Starting a car that’s been sitting idle
Considering the lockdowns the pandemic has sprung on us, there’s no question that 2020 has been a bit of a wild year. But this last weekend I finally got the chance to get out to our backup location, and gosh – we haven’t been out there since February. It’s not looking too wild for a property that’s been left to its own devices for 9 months, the garden needs a little love and rats had eaten into one of the tubs of grain, but for the most part it was almost just how we’d left it, with one caveat. Our pickup was completely dead.
I don’t think the truck has missed a beat for the last three decades, it’s a hand-me down my grandfather gave to my father, who passed it on to me with this property, but it’s never not been driven for such a long space of time. We’re usually up at the property every 2nd weekend, and now it’s almost a year – it’s no wonder the engine didn’t spring to life at the simple turn of a key. Cars just aren’t meant to sit idle for that long without things going wrong, but that doesn’t mean it was all over. We did get it running, and here’s how.
Change the fluids
Everything that’s been sitting in your car is likely gone bad, solidifying with the dust and other things that are likely to gunk up your engine and cause a real failure should you manage to even get the engine started. Before even trying anything else, change the fluids.
- Drain and replace the engine oil. There’s a plug under the car for this purpose, but it’s a messy job so be careful, and have a large container ready to catch the old oil.
- Open the coolant and check it’s still the right color (a bright shade of green is a good indicator), and that it’s full. Coolant will leak out, and without it you’ll overheat.
- Check and other fluids are still full, like the brakes or power steering lines. These should be above the minimum levels, if they’re low simply top them up.
Charge the battery
If you forgot to disconnect the battery (like I did), it’s going to be dead flat after sitting unused for so many months. You’ll need to charge the battery so you can start the engine, whether you’ve got a kit that plugs into a power socket or a set of jumper cables you can use with another car, both work well, just do whatever you have.
There’s even a nifty jumpstarting kit you can buy if you’ve not got a second car. For us, I actually just connected the battery charger and let it run for a few hours in the afternoon, as the truck had been parked nose into the garage and it would have been a pain trying to get the jumper cables to reach (for some reason the ones I bought are crazy short).
Check the tires
Another thing that’s worth checking is the air in the tires. Of course, a car with flat tires will start, but I wanted to be able to drive the car and I still had time to kill while it was charging so I went around with the compressor and checked the tires too. All but one needed a little air to get the PSI right, and within about 10 minutes I’d got her ready for the road. But I needed to kill a little time while the battery charged, so we headed off to do some other jobs and came back in the afternoon.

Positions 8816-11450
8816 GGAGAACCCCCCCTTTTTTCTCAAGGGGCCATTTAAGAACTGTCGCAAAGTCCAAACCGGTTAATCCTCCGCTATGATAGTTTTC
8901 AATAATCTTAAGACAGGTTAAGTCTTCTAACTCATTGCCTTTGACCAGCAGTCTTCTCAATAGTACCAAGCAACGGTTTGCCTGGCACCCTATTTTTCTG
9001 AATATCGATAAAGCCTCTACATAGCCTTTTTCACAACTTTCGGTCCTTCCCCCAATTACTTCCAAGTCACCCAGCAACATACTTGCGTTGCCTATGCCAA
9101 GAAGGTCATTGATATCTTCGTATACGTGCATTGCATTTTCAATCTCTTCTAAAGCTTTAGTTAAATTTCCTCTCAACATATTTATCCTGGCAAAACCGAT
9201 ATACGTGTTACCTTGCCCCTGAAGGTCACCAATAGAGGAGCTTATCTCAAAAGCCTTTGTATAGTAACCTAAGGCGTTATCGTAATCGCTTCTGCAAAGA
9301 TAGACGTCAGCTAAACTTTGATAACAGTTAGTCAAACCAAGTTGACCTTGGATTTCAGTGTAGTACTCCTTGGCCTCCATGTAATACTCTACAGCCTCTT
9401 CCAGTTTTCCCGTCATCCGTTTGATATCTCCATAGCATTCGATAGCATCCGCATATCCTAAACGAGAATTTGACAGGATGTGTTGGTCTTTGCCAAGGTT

Try to turn it over
With the new oil and charged battery I figured now would be a good time to turn it over, but despite a few chugs of the engine it didn’t fire back into life, so I dug a little deeper.
Change the fuel
I had a feeling the fuel had been sitting too long, so I siphoned out everything in the tank. But instead of throwing this away I set it aside (it’s a good firestarter, especially for back-burning), and replaced the entire tank with a new fill of gas. It was probably far overdue for a change anyway, and we have plenty of gas on hand. Gas does go bad if its left to sit for too long, and cause a whole host of problems for your engine if condensation causes water to build up inside. You do not want this, drain the entire fuel tank.
Oil the sparkplug chambers
Finally, I took each of the spark plugs out and gave a healthy spray of WD-40 into each chamber. I’d have preferred to use a proper spark plug oil for this, but without anything like the sort on hand, WD-40 is almost my go-to lubricant for jobs like this. Cars that sit idle for too long will dry out inside and seize up, so you want to give it as much chance as possible.
Finally, it was time to try the engine again.
The work done inside the chambers and the new gas was the ticket, and after a few splutters the engine kicked into life with a roar. Of course, it’s not quite ready to drive, you need to let the car warm up for at least 20 to 30 minutes and give it another once over to ensure there’s nothing new leaking, broken, clattering or banging now it’s actually running again. And go gently, you never know what’s just on the verge of breaking after so long without use, especially in our old pickup from the 70s. It was nice to see her running again, and I made a promise to myself that day that I’d take better care of the car and the property once we see this crisis through and life finally gets back to normal.